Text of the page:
The numbers of reported COVID-19 cases in Athens County continued to rise on average this week as thousands of Ohio University students returned to town.
As of Thursday afternoon, there are 773 total known cases of COVID-19 in Athens County: 154 are active, and 617 are recovered, according to the Athens City-County Health Department. Two deaths are associated with the virus in Athens County, both of which were men in the 60-69 age bracket, according to The Ohio Department of Health (ODH).
The county in the past seven days reported an average of between 12 and 17 new cases per day, a rise relative to last week’s averages, according to an Athens NEWS database of local COVID-19 numbers.
In her weekly public health update, Gillian Ice, special assistant to OU President Duane Nellis for public health operations and a Heritage College of Osteopathic Medicine faculty member, said that 95 percent of known student cases were among those who live off-campus.
“In line with our OHIO community increase, Athens County is experiencing a significant increase in cases, largely driven by OHIO students. This is extremely concerning, and I hope that we can all redouble our efforts to prevent further community spread,” Ice said.
Nearly 1,000 students moved into dorms within the past week, and an additional 82 students are expected to move in this week, according to OU’s COVID-19 dashboard. Thousands more likely moved into their off-campus residencies within the week as part of the university's second phase of reopening.
Of the 723 asymptomatic Athens campus students randomly tested for the virus through the university’s partnership with CVS Pharmacy, 34 have tested positive between Sept. 23-29 — a positivity rate of about 4.7 percent, the dashboard said.
As of Tuesday, at least 493 students on OU’s Athens campus have self-reported to the university’s COVID-19 hotline that they tested for the virus. At least 203 of those tests came back positive. At least 57 test results were still pending at the time.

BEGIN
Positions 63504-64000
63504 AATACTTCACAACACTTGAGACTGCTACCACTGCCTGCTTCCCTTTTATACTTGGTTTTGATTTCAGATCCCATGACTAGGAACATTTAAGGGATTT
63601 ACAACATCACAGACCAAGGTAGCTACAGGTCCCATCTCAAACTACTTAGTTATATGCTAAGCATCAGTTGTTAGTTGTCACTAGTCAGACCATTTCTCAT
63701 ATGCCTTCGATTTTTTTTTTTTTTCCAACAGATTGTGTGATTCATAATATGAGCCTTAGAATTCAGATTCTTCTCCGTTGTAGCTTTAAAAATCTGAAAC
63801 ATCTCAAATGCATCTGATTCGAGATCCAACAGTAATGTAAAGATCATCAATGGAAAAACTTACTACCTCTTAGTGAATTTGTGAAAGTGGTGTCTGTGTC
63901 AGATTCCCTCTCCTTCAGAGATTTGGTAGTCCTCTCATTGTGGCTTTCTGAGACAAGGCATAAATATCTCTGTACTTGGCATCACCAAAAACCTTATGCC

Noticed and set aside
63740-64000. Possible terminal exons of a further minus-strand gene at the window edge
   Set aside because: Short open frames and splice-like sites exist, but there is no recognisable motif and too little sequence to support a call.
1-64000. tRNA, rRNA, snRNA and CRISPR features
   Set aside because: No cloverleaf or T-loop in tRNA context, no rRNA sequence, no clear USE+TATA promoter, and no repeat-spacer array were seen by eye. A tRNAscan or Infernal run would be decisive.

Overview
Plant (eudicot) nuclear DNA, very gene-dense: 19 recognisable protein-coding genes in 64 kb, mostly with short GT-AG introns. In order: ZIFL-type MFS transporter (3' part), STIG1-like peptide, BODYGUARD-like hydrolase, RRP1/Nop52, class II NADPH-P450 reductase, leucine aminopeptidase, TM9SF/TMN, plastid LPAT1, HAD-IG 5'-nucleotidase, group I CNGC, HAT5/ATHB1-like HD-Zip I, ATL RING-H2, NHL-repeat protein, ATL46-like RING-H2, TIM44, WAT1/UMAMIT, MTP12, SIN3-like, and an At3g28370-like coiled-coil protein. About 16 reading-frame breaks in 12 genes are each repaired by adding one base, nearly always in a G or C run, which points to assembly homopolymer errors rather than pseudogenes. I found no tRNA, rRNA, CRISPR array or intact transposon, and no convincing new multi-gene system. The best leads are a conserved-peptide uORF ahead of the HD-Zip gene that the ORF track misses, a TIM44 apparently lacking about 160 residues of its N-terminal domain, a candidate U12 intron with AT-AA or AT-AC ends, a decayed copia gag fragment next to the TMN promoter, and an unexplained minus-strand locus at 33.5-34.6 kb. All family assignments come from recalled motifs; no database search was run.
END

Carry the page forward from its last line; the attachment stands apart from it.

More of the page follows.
Out of the at least 42 self-reported to the hotline tests for Athens campus employees, two have come back positive. At least four employee tests results were still pending.
“This data may not be a comprehensive reflection of all positive cases within our Ohio University community,” a university spokesperson previously said of the dashboard’s dataset.
Young people ages 20-29 continue to make up the vast majority of confirmed and probable cases in Athens County.
Athens County remains ranked in the top five counties in Ohio for the third week in a row in terms of coronavirus case occurrences, reporting about 208 cases per 100,000 people between Sept. 16-29, according to the ODH.
The county was again labeled Tuesday as a Level 2 county in the Ohio Public Health Advisory Alert System, indicating “increased exposure and spread” of the virus, according to ODH.
ODH recommends those traveling to or residing in Level 2 counties exercise “a high degree of caution.”
DeWine in July unveiled the Ohio Public Health Advisory Alert System, the warning system that measures the severity of the virus in Ohio’s counties by several case indicators: new cases per capita, sustained increase in new cases, proportion of cases that are not congregate cases, sustained increase in emergency room visits, sustained increase in outpatient visits, sustained increase in new COVID-19 hospital admissions and intensive care unit (ICU) bed occupancy.
According to the advisory system, Athens County has triggered three of the seven indicators under the alert system: new cases per capita, proportion of cases that are not congregate cases and new cases increase.
The county had 136 new cases reported over the past two weeks, the system reported. Between Sept. 23-29, the county had a non-congregate percentage of cases of 100 percent.
No counties in Ohio are classified as Level 4, the most severe public health advisory.